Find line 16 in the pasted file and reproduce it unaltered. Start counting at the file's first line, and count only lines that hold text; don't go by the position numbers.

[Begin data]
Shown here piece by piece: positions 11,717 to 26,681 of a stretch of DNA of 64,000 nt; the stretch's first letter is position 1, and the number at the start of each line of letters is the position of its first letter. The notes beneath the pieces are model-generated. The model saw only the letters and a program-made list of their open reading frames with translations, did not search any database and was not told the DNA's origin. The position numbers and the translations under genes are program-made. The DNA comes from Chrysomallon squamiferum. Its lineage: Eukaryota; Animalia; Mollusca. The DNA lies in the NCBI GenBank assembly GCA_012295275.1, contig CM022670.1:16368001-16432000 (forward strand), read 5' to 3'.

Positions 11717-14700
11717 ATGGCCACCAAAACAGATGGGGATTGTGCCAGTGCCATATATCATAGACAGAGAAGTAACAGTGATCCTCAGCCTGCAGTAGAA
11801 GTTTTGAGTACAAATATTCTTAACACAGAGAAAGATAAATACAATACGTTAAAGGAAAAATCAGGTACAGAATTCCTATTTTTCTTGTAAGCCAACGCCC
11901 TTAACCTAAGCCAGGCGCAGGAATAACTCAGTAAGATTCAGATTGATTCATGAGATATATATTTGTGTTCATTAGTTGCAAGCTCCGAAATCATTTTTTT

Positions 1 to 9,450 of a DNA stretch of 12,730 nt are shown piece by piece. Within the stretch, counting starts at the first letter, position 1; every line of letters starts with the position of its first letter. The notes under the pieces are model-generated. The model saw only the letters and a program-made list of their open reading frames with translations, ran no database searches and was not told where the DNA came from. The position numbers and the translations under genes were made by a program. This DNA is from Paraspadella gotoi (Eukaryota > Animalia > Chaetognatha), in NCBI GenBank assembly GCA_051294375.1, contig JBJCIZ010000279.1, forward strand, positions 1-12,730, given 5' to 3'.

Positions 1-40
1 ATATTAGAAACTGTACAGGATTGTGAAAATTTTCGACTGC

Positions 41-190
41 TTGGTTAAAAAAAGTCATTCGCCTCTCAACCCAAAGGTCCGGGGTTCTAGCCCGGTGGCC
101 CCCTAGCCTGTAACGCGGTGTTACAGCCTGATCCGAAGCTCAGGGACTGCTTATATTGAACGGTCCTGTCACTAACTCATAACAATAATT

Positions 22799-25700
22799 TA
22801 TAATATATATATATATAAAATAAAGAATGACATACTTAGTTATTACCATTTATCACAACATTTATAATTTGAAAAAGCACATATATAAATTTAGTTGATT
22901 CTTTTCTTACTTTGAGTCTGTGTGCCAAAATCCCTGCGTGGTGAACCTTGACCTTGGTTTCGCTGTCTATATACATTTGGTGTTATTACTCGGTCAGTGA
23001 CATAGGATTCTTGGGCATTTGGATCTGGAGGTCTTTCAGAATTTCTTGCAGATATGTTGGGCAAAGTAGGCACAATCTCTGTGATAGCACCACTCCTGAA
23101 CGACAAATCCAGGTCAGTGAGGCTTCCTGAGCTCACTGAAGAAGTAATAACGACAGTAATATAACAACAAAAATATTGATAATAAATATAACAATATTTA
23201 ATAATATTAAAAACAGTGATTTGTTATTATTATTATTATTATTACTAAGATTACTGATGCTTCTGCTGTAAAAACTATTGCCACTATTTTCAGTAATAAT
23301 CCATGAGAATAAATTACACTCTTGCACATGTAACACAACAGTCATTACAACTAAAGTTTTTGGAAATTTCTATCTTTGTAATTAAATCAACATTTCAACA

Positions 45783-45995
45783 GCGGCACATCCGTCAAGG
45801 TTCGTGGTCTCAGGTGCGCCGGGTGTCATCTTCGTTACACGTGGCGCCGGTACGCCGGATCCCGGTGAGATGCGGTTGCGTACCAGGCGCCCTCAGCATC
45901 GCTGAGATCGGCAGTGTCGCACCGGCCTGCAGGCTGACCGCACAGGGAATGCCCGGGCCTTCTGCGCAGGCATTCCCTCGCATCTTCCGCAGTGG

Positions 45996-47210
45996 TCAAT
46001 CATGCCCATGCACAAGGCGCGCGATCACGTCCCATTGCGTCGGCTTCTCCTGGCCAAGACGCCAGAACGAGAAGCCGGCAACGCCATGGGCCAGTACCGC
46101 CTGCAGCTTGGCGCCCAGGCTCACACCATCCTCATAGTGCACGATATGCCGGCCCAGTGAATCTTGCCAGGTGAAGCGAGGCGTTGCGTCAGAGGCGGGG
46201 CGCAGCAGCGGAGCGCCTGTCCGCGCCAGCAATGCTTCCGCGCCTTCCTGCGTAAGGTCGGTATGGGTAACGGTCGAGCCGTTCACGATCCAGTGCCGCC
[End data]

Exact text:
23001 CATAGGATTCTTGGGCATTTGGATCTGGAGGTCTTTCAGAATTTCTTGCAGATATGTTGGGCAAAGTAGGCACAATCTCTGTGATAGCACCACTCCTGAA